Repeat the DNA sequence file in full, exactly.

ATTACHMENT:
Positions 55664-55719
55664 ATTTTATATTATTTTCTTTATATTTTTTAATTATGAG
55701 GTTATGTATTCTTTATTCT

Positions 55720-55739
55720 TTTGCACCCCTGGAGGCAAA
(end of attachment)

Positions 55664-55719
55664 ATTTTATATTATTTTCTTTATATTTTTTAATTATGAG
55701 GTTATGTATTCTTTATTCT

Positions 55720-55739
55720 TTTGCACCCCTGGAGGCAAA